Friday, June 24, 2011

Are Short-Term Value plays an Oxymoron?

I lean towards battered down "value" stocks. I find a stock and then get extremely excited; However, when I start writing, talking or doing research, I need to remember to constantly suppress my cognitive biases. There are too many to mention, but the biases that apply to this post are:
  • the tendency of someone to overestimate the probability of a favorable outcome coming to pass in a given situation
  • inaccurately perceiving a relationship between two events, either because of prejudice or selective processing of information.
  • ignoring an obvious (negative) situation.
  • excessive confidence in one's own answers to questions.
Please bear with me on that last one - Overconfidence. How can an introvert like me have such wild mood swings? The narrative goes as follows: I find a stock and get extremely excited. If you did a Google search on the definition of conviction, my picture would show up. Time passes and nothing has happened, I start to doubt myself. I finally sell in frustration and depression.

Is a Short-Term Value Play an oxymoron?
TrashStocks says:
"Absolutely not.  Value can exist for a short time.  Day traders bet on it.  How do you define value?  Is value buy-and-hold? or are there value "windows"? 1 day, 1 week, 1 month, 1 year, 1 decade?
interesting idea...
just as a bubble is essentially a window of opportunity, both for momentum traders and for people who short stocks.
momentum on the way up, shorts on the way down" 

War Stories
We all can recount of a memorable personal experience, especially one involving challenge, hardship, danger, or other interesting features.  As my limited trading experience increases I will accumulate these war stories.  This will wean me from a lot of these biases. Of the remaining list, I will just need to be more disciplined.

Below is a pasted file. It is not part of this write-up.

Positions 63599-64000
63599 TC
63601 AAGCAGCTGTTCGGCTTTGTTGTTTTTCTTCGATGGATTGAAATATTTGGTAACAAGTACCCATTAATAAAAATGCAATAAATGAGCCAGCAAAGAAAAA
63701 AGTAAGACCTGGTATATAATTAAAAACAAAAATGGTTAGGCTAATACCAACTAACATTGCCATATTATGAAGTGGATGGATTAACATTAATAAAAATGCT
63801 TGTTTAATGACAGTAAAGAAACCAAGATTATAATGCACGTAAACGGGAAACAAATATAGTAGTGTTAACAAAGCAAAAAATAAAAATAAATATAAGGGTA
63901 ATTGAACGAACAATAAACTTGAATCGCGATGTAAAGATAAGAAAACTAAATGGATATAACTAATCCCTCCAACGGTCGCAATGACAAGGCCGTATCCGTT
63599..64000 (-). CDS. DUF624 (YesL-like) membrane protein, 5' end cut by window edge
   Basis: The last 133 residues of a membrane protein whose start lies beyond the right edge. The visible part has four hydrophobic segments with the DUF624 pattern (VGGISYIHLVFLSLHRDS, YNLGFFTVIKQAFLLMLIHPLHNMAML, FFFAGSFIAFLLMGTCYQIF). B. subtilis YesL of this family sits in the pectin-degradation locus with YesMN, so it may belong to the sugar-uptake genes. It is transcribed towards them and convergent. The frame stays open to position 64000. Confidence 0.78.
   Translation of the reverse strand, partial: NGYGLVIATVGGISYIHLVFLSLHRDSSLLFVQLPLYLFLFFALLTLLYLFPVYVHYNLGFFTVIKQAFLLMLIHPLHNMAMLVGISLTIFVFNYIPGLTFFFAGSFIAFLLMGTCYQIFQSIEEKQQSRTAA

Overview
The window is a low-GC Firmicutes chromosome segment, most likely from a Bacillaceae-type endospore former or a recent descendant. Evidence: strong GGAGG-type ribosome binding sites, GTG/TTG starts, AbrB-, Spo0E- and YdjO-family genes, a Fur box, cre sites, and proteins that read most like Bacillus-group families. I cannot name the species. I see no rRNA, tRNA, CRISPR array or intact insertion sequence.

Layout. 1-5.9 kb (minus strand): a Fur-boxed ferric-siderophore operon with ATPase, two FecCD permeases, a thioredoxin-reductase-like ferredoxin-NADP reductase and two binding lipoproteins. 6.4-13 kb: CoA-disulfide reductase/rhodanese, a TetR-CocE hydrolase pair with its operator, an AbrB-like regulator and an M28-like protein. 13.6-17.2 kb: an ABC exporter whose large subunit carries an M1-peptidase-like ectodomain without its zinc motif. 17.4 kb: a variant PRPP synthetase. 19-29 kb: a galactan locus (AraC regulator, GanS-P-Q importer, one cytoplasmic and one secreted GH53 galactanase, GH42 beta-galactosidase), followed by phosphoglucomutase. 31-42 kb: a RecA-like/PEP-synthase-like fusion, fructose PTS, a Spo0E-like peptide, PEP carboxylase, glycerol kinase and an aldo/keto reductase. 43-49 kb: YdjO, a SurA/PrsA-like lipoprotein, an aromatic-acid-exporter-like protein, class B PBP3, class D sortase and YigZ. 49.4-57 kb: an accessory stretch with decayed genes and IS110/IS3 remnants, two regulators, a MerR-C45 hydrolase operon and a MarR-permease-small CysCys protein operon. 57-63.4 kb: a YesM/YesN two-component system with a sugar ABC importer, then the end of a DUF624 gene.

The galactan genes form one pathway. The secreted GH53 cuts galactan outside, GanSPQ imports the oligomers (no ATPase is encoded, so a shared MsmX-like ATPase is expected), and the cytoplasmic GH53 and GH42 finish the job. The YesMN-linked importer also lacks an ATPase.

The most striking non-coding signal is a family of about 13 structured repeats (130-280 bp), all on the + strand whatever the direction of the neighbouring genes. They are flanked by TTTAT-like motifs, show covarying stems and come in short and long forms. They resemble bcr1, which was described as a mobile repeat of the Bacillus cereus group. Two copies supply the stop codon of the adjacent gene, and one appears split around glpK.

One bias I hope I don't lose is the tendency to seek information even when it cannot affect action. This has served me well in the past. My latest battered dog is Brightpoint, Inc (CELL). It is a good company that has been battered down because of an announcement by AT&T that they are acquiring T-Mobile. The perception is that CELL would likely lose its current contracts and be shut-out from the newly merged behemoth.

Wall Street Journal has stated
"Overall growth in wireless customers on monthly contracts has stalled as the market has become saturated. Sprint, AT&T and Verizon have all managed to keep a tight grip on their customers, but T-Mobile's losses of contract customers accelerated to 471,000 in the first quarter from 318,000 in the fourth quarter and 60,000 in the third."
The much-publicized AT&T merger with T-Mobile is not a "done deal;" it will likely be next year before a decision is made on whether to allow the country's second and fourth largest wireless operators to merge.

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